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This week (Monday night through Thursday), I am touring Beeson Divinity School as a potential seminary. They had a preview day today, where several members of the faculty talked to us about what they saw as Beeson’s distinctive elements, where we attended a chapel service (more about that in a moment), and where I was interviewed for admission. My verdict: amazing. This is where I want to go to seminary for many reasons, but I’ll give you my top three:

  1. Beeson is interdenominational: no more than half of the faculty can be Southern Baptist (the denomination of Samford University, to which Beeson is a graduate school), but they all must be evangelicals who hold to the fundamentals of the faith. This basically means that I am going to get New Testament and Greek classes from a Presbyterian (PCA ordained), church history from an Anglican, and a bunch of other classes from a bunch of other denominations (many of which are different forms of Baptists). I like this; I can become arrogant when I am too close to people who think too closely to what I think theologically, but going to such a diverse (but certainly unified) seminary will, I think, only strengthen me theologically.
  2. The faculty is outstanding and very personable. By rule of Mr. Beeson (who donated the $60 million to get things started), there can be no more than 180 seminarians. Therefore, faculty-student ratios are very good. Also, the dean is a man who has written the definitive textbook on the theology of the Reformers (he told us today that it was one of his spiritual disciplines that he doesn’t even read anything written after 1800), one of the faculty members has written the standard textbook on Biblical Hebrew, and the main preaching professor is supposed to be one of the best in the country.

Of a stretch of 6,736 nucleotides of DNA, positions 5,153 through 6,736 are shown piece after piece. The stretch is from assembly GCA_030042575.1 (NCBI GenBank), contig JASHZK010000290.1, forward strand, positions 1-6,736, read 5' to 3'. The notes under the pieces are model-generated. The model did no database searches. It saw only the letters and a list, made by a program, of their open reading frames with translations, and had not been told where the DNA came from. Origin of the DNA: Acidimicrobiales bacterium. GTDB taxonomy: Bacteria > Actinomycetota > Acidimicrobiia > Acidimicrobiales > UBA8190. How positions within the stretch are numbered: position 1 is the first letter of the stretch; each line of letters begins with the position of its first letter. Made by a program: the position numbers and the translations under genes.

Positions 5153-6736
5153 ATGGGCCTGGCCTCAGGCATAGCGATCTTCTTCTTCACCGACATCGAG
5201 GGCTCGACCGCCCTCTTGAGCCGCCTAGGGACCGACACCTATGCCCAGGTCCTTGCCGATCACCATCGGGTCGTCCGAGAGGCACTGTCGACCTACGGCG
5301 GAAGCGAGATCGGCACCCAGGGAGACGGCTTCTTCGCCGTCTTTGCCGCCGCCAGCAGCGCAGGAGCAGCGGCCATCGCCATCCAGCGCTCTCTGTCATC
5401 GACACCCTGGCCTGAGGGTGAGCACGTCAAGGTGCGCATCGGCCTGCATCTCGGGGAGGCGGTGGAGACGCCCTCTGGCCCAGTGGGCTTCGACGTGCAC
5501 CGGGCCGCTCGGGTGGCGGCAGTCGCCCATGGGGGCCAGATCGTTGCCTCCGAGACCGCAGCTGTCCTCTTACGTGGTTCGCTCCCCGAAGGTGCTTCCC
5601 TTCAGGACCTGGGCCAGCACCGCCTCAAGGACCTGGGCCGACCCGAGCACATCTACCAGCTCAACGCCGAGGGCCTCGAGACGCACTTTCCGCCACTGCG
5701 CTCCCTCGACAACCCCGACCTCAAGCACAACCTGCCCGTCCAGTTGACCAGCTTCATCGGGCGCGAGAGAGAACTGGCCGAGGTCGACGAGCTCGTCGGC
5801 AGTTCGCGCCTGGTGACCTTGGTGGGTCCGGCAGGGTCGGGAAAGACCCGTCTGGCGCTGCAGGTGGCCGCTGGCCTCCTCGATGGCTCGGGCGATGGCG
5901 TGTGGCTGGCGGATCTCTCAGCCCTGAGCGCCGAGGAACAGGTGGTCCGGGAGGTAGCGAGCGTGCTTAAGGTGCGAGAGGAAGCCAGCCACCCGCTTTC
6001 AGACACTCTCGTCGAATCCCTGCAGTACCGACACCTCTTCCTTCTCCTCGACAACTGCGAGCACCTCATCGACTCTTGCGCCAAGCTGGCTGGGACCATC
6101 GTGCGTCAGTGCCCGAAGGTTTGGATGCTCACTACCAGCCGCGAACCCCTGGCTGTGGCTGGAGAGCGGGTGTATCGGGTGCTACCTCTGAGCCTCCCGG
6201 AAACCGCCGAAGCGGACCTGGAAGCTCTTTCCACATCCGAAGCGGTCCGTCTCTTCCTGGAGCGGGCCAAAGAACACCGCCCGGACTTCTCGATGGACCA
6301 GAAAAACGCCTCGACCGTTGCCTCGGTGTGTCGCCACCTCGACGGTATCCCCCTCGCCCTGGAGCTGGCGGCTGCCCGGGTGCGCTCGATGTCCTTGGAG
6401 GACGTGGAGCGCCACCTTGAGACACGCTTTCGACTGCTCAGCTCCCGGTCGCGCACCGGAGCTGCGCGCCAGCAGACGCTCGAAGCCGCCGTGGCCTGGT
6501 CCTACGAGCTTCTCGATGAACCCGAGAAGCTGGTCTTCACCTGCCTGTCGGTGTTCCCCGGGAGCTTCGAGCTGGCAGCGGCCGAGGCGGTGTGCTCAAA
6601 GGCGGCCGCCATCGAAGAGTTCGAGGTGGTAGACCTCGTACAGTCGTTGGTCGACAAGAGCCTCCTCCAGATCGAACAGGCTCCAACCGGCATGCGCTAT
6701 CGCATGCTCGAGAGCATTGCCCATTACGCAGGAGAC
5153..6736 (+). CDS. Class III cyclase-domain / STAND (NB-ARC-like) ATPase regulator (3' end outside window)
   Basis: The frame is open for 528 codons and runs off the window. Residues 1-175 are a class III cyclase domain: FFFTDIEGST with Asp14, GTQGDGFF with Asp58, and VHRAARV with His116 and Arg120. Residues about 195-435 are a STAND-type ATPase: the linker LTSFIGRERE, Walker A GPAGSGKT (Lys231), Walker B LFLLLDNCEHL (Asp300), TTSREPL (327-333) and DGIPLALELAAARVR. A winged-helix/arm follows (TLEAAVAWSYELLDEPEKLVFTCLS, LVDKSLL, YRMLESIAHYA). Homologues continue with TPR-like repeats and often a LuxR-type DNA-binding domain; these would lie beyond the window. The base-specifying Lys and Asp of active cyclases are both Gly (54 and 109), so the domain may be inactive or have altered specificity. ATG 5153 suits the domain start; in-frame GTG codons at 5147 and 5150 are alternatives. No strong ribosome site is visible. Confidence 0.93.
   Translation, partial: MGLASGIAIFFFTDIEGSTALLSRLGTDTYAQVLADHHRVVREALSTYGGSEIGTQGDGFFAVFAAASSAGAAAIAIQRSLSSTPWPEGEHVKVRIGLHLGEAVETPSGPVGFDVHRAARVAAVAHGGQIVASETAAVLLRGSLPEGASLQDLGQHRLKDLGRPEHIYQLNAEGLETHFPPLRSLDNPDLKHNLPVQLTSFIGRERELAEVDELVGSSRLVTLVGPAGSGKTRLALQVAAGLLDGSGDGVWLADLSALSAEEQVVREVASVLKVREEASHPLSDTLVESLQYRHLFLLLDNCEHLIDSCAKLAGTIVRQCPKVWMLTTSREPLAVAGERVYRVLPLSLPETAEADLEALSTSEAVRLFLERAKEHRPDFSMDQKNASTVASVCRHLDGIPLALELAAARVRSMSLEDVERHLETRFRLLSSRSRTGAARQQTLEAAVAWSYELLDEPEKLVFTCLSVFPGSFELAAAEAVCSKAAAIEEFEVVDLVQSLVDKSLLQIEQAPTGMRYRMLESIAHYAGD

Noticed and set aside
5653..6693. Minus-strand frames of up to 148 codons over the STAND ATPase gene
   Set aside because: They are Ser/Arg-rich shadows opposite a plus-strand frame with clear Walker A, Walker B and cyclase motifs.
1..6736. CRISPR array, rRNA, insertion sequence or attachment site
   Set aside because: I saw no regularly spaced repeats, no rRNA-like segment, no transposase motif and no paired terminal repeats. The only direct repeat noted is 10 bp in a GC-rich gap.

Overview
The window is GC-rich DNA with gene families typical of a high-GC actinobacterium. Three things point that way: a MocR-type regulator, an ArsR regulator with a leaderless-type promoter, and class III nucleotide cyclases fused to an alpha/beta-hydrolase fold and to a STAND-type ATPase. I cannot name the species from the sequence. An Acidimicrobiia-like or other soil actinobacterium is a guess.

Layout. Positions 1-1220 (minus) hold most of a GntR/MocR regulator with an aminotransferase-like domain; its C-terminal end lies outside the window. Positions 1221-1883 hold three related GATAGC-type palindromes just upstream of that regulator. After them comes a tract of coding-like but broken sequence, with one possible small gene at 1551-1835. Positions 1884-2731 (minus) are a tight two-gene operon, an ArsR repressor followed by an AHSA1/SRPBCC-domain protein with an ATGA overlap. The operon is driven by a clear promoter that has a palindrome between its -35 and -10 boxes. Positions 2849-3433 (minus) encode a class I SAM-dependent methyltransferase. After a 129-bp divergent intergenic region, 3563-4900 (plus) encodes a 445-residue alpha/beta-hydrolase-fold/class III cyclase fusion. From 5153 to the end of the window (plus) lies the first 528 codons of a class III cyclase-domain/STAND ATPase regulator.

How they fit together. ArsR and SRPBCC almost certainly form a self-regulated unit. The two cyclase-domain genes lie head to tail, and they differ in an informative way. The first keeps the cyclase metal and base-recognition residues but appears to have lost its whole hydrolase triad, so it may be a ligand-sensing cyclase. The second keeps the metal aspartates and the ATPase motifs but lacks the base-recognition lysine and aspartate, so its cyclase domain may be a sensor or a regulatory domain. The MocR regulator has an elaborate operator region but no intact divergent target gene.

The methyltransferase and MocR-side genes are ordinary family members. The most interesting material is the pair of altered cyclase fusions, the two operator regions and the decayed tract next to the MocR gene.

3. Birmingham is gorgeous; the facilities are incredible; every person I have met is extraordinarily nice (within the seminary at least). More than just being nice people, however, there seemed to be a holy aura of a community who collectively seek the face of God. I can’t describe it, but it was wonderful.


The highlight of the day, though, was the chapel service, when Pastor John Piper preached (his text was Jeremiah 32:36-41). Never have I seen a man preach with more passion and intensity. Listening to mp3s off of his web site does his preaching no justice–I have a newly found respect for a man that I already greatly respected.


His message was thoroughly Calvinistic. Said one member of the Beeson staff about the message: “The free-willers are having a tough day.” If anyone is interested, I was furiously taking notes during his sermon, and I would be more than happy to share them.


I will leave you with Piper’s poetic definition of sovereign, sustaining grace:

Not grace to bar what is not bliss
Nor flight from all distress, but this:
The grace that orders our trouble and pain
And then, in the darkness, is there to sustain.

(I get to listen to Piper preach again tomorrow and on Thursday. Also, there is a question-and-answer time tomorrow, and it is speculated that there will be much conversation about the baptism-membership issues that have been going on in Piper’s church. I will certainly keep you informed of anything interesting!)

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